Crowd in Khartoum Celebrates Resignation of Transition Military Council Head

Crowd in Khartoum Celebrates Resignation of Transition Military Council Head

Sudan's Defense Minister Awad Mohamed Ahmed Ibn Auf announced Thursday that al-Bashir had been arrested and the military council will take over the country for a two-year transitional period.

But the SPA said the military council was "not capable of creating change".

He says al-Bashir is in custody but declined to provide more details.

He said al-Bashir's top government members, including the vice president and associates, were also under arrest but again, didn't elaborate.

It comes after protesters refused to leave the streets, saying the coup leaders were too close to Mr Bashir.

While addressing a news conference in the capital, Khartoum on Firday, Omar Zein Abideen said that the army has "no ambition to hold the reins of power", and stressed that "we are ready to step down as early as a month if a government is formed".

He said the military council had no solutions to Sudan's crisis and these would come from the protesters.

"This was not a coup", but a "tool of change", he said. "We came.to guide the country forward".

Thursday's announcement meant "we have not achieved anything", said one protester, who gave his name only as Adel.

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So it was no surprise that after Mr Auf announced that the military had taken power for two years, had suspended the constitution and declared an emergency for three months, protesters vowed to stay put, defying a curfew announced by the usurpers.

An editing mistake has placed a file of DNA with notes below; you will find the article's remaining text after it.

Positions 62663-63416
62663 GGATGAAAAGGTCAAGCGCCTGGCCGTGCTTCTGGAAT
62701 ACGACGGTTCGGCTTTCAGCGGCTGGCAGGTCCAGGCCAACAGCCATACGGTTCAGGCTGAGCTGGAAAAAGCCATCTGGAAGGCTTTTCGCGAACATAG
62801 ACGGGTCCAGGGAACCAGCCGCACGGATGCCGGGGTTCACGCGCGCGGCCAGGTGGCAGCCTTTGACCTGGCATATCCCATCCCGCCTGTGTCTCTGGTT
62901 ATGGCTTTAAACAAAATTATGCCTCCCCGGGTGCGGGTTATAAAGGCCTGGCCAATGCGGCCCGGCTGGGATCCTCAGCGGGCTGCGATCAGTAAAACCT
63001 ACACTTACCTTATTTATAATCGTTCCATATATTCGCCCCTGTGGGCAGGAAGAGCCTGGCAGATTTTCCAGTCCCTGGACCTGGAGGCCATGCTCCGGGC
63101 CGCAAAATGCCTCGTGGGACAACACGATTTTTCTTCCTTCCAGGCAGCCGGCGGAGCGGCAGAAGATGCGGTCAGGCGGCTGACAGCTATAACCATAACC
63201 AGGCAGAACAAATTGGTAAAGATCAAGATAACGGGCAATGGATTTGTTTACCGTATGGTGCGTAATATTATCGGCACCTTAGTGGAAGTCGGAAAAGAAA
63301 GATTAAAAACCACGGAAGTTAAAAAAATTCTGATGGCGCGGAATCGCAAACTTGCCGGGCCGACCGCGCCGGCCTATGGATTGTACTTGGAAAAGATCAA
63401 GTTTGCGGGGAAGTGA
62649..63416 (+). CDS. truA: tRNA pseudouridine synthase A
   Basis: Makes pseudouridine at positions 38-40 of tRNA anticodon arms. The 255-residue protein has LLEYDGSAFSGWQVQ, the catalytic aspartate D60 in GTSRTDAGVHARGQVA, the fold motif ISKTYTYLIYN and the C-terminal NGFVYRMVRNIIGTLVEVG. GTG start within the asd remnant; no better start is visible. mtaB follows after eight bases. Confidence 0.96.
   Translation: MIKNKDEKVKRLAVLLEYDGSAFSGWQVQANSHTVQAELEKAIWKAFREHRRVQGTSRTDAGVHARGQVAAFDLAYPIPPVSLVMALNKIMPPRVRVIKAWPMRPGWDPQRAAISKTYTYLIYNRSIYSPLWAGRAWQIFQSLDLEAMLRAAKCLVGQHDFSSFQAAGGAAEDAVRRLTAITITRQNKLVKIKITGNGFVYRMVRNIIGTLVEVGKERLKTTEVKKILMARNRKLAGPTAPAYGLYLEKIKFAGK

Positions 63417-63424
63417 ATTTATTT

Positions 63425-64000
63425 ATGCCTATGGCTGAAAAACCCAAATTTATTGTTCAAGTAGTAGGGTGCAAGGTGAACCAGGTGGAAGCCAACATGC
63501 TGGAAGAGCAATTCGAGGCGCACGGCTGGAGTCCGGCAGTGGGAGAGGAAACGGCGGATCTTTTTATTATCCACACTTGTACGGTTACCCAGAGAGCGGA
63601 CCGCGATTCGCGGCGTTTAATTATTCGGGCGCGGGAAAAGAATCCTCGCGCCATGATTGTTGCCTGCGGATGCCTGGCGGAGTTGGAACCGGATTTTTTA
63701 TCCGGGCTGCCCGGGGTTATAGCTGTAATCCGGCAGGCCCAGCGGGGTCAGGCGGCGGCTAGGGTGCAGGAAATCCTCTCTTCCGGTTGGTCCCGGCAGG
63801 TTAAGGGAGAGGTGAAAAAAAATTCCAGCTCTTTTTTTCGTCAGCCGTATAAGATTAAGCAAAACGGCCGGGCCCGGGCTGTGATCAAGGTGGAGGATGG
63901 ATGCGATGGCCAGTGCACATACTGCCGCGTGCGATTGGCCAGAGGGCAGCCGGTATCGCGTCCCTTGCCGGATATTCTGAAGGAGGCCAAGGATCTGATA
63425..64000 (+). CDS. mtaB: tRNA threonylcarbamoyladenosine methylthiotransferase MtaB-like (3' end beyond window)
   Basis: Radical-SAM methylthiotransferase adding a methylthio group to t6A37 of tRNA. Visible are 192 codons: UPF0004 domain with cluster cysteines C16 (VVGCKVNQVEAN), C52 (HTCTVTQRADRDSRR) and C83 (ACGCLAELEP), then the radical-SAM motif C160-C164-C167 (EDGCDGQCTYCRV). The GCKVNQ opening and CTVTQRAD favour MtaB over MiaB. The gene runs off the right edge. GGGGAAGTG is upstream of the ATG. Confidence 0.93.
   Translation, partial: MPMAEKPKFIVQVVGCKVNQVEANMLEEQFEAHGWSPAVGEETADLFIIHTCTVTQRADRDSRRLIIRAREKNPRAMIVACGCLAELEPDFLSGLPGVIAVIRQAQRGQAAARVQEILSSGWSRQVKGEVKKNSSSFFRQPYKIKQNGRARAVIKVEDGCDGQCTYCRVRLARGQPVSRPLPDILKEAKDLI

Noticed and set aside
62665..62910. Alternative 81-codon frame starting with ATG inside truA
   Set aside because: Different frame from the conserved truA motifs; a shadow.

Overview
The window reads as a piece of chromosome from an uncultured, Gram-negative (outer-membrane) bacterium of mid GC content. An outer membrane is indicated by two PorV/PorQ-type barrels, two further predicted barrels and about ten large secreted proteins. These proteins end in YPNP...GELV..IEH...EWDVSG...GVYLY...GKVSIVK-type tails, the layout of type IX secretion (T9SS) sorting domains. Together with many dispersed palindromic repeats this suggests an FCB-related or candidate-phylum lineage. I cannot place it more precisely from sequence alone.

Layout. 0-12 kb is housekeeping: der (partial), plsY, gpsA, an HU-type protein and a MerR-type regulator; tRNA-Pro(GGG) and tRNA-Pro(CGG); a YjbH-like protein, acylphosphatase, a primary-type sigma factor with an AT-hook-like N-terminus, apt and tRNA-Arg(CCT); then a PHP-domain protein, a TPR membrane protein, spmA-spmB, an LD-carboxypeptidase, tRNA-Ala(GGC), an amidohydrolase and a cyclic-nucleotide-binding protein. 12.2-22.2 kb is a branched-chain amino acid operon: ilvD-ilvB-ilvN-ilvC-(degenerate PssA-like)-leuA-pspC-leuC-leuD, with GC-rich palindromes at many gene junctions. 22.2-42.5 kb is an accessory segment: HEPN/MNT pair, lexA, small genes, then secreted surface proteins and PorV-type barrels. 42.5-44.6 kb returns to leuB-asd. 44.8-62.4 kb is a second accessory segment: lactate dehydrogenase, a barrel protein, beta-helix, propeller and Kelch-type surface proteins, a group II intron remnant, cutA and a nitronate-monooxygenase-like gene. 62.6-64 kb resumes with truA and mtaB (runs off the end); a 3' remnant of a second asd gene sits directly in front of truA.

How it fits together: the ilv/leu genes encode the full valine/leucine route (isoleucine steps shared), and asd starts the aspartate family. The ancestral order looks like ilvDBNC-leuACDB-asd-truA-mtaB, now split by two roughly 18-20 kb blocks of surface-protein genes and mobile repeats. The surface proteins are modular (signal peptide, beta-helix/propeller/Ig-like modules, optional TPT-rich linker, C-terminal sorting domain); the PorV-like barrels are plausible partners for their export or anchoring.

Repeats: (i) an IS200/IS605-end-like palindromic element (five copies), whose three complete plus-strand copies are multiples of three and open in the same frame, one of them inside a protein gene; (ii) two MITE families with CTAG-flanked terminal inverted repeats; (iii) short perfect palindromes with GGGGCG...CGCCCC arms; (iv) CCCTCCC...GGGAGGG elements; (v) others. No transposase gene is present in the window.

The curfew and state of emergency have raised fears the military could eventually disperse the sit-in by force.

In Algeria, hopes among the protesters rose briefly last week when army chief Gen. Gaid Salah, responding to weeks of street protests, forced the ailing 82-year-old Bouteflika to step down from the presidency.

Separately, the military council's political committee chief, Lieutenant General Omar Zain al-Abdin, told diplomats Bashir's ouster after 30 years in power was "not a military coup".

At the sit-in, the mood was festive. The power of the people that brought down one of the longest serving despots in Africa is likely to send shivers throughout the rest of the Eastern and Horn of Africa region, whose people have been buckling under the misrule of strongmen, rigged elections and dwindling standard of living. Tens of thousands beat drums, sang and chanted slogans against the armed forces and Ibn Ouf after nightfall.

The U.S. State Department has called on the Sudanese military to "follow the will of the people" and "commit to the speedy handover to civilian rule".

Later in the night when Ibn Ouf quit, demonstrators at the complex burst into joy, many kissing photographs of those killed in protests, an onlooker said.

United Nations chief Antonio Guterres called for a transition that would meet the "democratic aspirations" of the Sudanese people and appealed for "calm and utmost restraint by all", his spokesperson said.

The force draws its origins from the Janjaweed militias that were implicated in the Darfur genocide. China said it would continue to seek cooperation with Sudan regardless of the political situation.

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